by Jeremaiah M. Opiniano
MANDALUYONG—Pseudo-investment schemes such as Ponzi and pyramiding do not only promise quick cash to ordinary investors, but also rake in millions to billions of pesos for operators.Ponzi scheme operators, explains lawyer Lalaine Monserate of the Securities and Exchange Commission, pay exceptional returns to investors coming from the deposits of “a growing number of investors.”
Generally, an investor can receive seven post-dated checks, said Monserate of the SEC compliance and enforcement division.
Suspected Ponzi companies get helped by agents or counselors, either an individual or a corporation, who will recruit as many investors, she explained.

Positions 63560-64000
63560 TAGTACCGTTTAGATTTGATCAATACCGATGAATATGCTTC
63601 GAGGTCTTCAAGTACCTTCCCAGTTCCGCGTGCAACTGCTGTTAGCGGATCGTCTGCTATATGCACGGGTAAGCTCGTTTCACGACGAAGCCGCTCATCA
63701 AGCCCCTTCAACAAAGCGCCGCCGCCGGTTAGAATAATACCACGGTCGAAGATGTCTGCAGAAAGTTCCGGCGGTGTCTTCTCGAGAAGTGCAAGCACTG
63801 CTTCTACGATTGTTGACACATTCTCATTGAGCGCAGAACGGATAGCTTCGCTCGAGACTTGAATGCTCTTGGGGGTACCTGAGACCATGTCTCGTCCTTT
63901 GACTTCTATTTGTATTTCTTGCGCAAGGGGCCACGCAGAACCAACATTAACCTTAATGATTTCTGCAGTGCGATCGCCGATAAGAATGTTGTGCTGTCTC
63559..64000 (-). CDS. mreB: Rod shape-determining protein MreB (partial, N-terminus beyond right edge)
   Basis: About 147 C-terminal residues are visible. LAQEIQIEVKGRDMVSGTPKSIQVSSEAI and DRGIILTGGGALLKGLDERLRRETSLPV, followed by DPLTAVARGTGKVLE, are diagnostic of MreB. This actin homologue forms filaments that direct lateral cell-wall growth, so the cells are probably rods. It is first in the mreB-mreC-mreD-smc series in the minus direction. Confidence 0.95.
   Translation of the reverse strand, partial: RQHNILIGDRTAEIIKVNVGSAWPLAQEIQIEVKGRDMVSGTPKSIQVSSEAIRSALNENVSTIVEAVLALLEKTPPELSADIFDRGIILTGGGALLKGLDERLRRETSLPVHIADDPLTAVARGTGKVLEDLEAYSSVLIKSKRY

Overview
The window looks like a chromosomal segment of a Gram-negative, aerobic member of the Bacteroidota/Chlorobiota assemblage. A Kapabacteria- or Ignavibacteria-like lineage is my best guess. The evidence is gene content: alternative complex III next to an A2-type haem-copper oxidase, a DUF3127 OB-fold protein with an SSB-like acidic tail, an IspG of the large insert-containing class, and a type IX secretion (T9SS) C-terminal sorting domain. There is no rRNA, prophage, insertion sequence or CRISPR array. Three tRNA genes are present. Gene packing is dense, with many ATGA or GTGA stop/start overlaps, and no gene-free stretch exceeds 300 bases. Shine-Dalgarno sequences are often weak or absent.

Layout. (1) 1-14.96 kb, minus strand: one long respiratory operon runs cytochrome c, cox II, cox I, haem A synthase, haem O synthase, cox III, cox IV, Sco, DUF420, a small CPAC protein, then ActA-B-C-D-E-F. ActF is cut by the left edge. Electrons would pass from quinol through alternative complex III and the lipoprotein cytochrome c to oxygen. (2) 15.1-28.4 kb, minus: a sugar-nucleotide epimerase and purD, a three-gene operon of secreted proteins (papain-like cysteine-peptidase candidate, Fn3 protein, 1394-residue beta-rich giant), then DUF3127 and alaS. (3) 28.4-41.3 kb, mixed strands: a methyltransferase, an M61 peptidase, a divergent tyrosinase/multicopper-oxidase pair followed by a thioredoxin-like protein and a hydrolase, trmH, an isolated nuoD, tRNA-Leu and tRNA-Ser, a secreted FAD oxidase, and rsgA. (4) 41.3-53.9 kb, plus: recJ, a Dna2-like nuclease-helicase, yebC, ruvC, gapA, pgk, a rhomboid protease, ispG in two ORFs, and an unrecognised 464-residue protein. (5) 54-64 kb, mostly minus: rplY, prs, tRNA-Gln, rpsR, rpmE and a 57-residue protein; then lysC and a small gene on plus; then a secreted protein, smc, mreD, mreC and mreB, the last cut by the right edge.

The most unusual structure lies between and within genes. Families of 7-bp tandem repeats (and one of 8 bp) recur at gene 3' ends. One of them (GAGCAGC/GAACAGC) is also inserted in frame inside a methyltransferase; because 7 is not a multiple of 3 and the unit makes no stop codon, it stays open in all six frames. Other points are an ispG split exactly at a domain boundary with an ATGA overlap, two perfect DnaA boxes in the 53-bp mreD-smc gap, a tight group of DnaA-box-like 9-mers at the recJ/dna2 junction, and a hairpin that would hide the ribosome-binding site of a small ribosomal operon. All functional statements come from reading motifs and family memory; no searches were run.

The company or individual agent then gets the deposit of its first investor, who tells others of this “good investment opportunity” and who also receives an interest income.
A second one comes in, gives his or her investment, and also earns from the interest.
The first investor is then paid by the agent her or his next interest income as a result of the money from the second investor.
When a third investor comes in, gives his or her money, and earns interest income from it, the second and first investors also get their next interest incomes. The cycle then continues (see diagrams A, B, C and D).
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